Golden Ratio iCloud icon revisited
I recently came across an article (albeit from last year I think) by Takamasa Matsumoto concerning the Apple ‘iCloud’ icon and the Golden Ratio. He explains that the basic shape of the cloud icon is based on four circles and both pairs of diameters are in the ratio 1:1.6. The ratio of height to length of the whole cloud shape is also 1.6 – which is ‘close to’ the Golden Ratio.
I’m someone with more than a passing interest in cloud icons, so this got me wondering…
The actual value of the Golden Ratio (a.k.a. Golden Section, Golden Mean, Divine Proportion, and often written as the Greek letter phi, φ) is (√5+1)/2 or 1.6180339887… So why would the Apple iCloud icon use a value of only 1.6? Perhaps by accident, rather than by design?
I mean, if you’re going to the effort of basing something on the Golden Ratio, wouldn’t you try and get the number right, or at least use a better approximation? It’s not as if graphics software can’t handle more than one decimal place…
Would the real iCloud please stand up
To find out if 1.6 really is close enough, I thought it might be interesting to see just what a ‘true’ Golden Ratio cloud icon might look like.
How easy would it be to tell them apart? And might one be more ‘beautiful’ than the other?
How to build a ‘True Golden Ratio Cloud’
First we need a bounding box to fit our cloud in. This time, the ratio of height to length needs to be exactly 1:φ
The ratio of the diameters of our first two circles needs also to be exactly ‘golden’. A very quick and easy method is to halve the width and height of the bounding box and use these values as the diameters. The circles are now precisely in ‘divine’ proportion.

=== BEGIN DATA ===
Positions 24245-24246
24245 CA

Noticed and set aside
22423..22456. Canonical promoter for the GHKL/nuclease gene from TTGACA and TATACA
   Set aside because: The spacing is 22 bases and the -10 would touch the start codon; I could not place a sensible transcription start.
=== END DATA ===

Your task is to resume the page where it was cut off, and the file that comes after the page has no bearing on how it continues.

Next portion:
The first circle sits exactly on the line that divides the length of the box according to the golden ratio. The second circle is placed so it’s touching the baseline and the right edge.
We now need two more ‘divinely proportioned’ diameters for our remaining two circles. Surely it would be churlish not to make them 1/φ and 1/φ²…?
Let’s place the larger of them on the baseline at the left. The smaller one can sit in a number of different and potentially ‘pleasing’ locations, but let’s try putting it on the line that splits the height of the bounding box according to the Golden Ratio. We can position it so that its left edge lines up vertically with the centre of the other circle.
The centre of the small circle also sits exactly halfway along a unit square horizontally. That’s the beauty of sticking to an accurate value for the Golden Ratio – inevitably ‘happy accidents’ tend to be exact.
So what does that give us…??
Well, as you can see, my ‘true’ Golden Ratio cloud is different, but not wildly different from the actual Apple iCloud symbol.
I guess there’s a few possible explanations.
Maybe it’s just pure coincindence. The designer of the original Apple iCloud logo just created something that looked visually pleasing to him/her with NO (intentional) reference to the Golden Ratio.
Maybe the designer intended to use the Golden Ratio, but felt that 1: 1.6 was near enough. Or mistakenly thought that phi was 1.6000000…
Or perhaps the original design of the iCloud logo WAS based precisely on the correct value for the golden section, but for reasons unknown was altered slightly somewhere down the line.
Is there a conclusion…? I’m not sure.
But I suppose my point is this. You don’t have to look very far to find designs with proportions that are ‘close to’ the Golden Ratio. But that doesn’t necessarily mean that they’re actually based on anything at all. Any particular ‘beauty’ they possess may simply be the result of good judgement by the designer. And even when the Golden Ratio IS used as a precise starting point, subsequent revisions ‘by eye’ may produce a MORE aesthetically pleasing result. ‘Divine’ proportions aren’t necessarily better than mundane ones.
So, finally, lets see if we can answer the original questions above.
Q. Is one of these clouds the real Apple iCloud icon?
A. Yes. It was the one on the right.
Q. Is one of these clouds more ‘visually pleasing’ than the other?
A. Well, you decide. Which is it? Personally I think the Apple one is still better – somehow more ‘balanced’.
You can read the original article by Takamasa Matsumoto here (English version) The law of beauty hidden behind the iCloud icon
I was also inspired by Scott Hanselman’s article There is only one Cloud Icon in the Entire Universe
You can read about some of my own work for BBC Weather on the BBC’s cloud icons here